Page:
Broadband Currency

Let's ponder the links between Internet speeds and currency values...

Michael Harris

April 14, 2008

1 Min Read
Broadband Currency

Once again the U.S. dollar has hit near-historic lows against both the Euro and Japanese Yen. Alas, these days, a dollar only buys 0.63 Euro or 100 Yen.

On the flip side, European and Japanese tourists are flocking to the U.S., toting empty suitcases ready to return home with merchandise acquired on the cheap. What their strong currencies won't find in the U.S., however, is a screaming deal on 100 Mbit/s broadband Internet access.

Comcast Corp. (Nasdaq: CMCSA, CMCSK) made headlines launching 50 Mbit/s access in the Twin Cities using Docsis 3.0 gear. (See Comcast Enters the Wideband Era .) The price tag: a whopping $150 per month.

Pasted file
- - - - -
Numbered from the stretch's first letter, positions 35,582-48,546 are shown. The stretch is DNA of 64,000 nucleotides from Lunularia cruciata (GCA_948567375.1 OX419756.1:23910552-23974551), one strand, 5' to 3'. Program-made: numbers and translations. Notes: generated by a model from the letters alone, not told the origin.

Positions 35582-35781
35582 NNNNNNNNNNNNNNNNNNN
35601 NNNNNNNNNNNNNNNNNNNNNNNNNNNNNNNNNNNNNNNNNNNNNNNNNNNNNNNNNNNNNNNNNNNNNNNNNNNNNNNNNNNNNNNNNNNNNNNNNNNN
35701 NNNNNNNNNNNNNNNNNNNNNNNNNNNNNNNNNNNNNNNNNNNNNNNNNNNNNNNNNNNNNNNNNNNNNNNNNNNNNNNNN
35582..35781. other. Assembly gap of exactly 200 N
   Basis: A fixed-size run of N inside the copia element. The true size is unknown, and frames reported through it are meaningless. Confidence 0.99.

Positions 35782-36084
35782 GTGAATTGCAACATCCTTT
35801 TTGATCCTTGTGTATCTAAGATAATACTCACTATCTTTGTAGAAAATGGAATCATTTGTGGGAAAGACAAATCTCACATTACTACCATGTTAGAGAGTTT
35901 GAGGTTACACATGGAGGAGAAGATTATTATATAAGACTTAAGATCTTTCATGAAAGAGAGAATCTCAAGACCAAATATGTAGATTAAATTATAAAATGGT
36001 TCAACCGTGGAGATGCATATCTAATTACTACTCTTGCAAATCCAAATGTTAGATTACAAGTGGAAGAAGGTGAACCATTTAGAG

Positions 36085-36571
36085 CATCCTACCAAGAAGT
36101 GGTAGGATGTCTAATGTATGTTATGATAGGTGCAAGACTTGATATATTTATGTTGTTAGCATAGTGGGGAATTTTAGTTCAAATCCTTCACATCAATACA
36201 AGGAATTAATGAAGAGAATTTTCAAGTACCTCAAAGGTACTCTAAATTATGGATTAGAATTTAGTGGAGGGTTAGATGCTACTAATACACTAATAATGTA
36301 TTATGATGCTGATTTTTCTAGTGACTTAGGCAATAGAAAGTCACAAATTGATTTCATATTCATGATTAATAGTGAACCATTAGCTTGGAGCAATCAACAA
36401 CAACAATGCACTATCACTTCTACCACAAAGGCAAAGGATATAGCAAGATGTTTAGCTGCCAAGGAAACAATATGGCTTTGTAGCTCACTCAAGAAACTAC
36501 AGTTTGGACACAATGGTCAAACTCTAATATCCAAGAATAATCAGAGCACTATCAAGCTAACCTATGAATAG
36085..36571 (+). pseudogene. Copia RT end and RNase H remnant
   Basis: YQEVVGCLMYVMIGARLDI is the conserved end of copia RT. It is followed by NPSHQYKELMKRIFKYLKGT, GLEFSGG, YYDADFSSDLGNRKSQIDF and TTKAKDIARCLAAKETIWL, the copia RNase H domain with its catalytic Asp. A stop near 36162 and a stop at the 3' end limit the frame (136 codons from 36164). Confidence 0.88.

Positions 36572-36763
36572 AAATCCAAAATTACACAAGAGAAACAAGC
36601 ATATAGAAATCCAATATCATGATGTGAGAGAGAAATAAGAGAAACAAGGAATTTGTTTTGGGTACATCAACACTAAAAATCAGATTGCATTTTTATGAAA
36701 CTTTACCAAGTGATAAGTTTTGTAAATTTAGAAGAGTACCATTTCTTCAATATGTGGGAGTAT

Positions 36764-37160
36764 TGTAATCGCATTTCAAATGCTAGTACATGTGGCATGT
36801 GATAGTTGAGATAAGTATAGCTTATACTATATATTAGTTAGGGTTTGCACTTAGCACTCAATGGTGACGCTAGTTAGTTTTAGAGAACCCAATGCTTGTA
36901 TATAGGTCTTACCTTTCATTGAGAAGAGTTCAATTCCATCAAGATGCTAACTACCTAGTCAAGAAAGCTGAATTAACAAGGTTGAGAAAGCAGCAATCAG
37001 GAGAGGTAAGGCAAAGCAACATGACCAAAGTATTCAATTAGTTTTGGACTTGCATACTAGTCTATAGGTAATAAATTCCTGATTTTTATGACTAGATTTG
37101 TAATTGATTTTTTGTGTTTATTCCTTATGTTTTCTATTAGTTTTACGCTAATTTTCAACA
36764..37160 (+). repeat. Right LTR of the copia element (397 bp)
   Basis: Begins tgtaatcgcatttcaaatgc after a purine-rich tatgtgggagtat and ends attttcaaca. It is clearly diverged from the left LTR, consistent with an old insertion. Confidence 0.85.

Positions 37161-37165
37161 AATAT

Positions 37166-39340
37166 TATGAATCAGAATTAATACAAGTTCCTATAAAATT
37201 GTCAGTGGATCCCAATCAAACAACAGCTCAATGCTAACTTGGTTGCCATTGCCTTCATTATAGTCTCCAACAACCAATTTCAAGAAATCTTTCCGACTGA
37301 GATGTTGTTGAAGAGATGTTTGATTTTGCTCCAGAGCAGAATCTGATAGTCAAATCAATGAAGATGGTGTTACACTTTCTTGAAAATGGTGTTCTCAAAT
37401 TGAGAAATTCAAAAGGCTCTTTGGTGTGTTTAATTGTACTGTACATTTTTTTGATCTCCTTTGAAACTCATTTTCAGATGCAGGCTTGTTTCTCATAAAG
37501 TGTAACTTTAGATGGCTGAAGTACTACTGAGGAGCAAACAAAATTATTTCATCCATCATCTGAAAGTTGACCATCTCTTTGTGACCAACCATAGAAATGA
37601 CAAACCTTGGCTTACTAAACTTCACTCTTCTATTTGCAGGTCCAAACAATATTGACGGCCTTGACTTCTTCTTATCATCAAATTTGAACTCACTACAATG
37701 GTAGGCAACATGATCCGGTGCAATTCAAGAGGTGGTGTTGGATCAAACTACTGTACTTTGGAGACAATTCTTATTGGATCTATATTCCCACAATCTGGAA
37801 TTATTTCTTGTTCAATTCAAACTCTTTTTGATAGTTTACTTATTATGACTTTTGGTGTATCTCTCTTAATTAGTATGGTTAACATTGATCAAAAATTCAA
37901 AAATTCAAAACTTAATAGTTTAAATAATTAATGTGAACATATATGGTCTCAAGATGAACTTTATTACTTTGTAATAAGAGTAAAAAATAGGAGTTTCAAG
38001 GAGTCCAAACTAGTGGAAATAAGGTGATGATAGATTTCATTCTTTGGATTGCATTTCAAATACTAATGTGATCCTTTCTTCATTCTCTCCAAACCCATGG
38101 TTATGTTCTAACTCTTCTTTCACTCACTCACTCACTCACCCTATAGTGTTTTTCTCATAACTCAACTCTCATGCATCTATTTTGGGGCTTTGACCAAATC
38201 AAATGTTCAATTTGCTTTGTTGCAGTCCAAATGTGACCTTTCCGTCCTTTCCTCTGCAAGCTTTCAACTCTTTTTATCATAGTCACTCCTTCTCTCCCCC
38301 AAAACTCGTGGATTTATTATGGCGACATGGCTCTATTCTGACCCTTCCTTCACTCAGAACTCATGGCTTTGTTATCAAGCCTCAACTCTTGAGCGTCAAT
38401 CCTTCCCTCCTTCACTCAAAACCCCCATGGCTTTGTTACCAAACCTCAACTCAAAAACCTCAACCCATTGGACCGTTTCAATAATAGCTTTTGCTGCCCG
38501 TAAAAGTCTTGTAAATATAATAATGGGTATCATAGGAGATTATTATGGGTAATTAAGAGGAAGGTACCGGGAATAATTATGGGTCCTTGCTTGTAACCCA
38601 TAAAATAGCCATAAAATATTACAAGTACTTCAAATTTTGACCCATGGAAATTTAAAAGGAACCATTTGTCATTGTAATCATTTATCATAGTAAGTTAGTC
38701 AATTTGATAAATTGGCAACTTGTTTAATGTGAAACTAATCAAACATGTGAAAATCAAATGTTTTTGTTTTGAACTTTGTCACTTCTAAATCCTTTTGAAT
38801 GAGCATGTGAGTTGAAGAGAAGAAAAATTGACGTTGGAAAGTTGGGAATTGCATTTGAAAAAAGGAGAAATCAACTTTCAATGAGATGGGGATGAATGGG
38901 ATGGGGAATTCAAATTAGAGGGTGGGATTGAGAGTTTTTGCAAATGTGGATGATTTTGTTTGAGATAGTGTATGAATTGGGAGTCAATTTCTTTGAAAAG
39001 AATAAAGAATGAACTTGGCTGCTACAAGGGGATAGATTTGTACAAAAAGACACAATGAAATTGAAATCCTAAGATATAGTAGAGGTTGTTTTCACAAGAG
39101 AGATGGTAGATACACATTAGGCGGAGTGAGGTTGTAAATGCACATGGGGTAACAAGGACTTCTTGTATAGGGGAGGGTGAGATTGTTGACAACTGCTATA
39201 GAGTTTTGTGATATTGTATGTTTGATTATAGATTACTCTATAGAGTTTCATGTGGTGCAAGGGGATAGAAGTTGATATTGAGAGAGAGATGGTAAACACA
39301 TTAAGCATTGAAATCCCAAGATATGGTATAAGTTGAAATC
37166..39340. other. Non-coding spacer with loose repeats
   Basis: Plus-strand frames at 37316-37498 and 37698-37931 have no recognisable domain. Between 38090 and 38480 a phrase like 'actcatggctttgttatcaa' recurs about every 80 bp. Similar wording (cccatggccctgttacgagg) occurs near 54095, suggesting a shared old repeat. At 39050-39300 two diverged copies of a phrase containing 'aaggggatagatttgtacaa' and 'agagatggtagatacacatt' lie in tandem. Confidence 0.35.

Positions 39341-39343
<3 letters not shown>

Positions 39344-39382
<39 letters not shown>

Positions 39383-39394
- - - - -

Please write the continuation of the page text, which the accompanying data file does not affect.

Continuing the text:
By comparison, in France, several broadband ISPs are offering 100 Mbit/s access for under 30 euros per month (less than US $50). Indeed, both MSO Numericable-SFR and Iliad (Euronext: ILD)'s Free service offer a bundle of 100-Meg broadband, digital TV and VOIP for that price. Ooh la la! (See Lessons From Iliad's Free Odyssey.)

In Japan, 100 Mbit/s access can be had for even less thanks to that country's fiber wars.

Hey, wait a minute. Might this signal an important trend?

Could it be that the International Monetary Fund (IMF) has adjusted its policies to peg currencies to broadband access speeds? And thus, would the best way for the U.S. to increase the value of the dollar be to boost broadband speeds?

Rather than tinkering with interest rates, Ben Bernanke might be better off ringing up Brian Roberts and Ivan Seidenberg.

—Michael Harris, Chief Analyst, Cable Digital News

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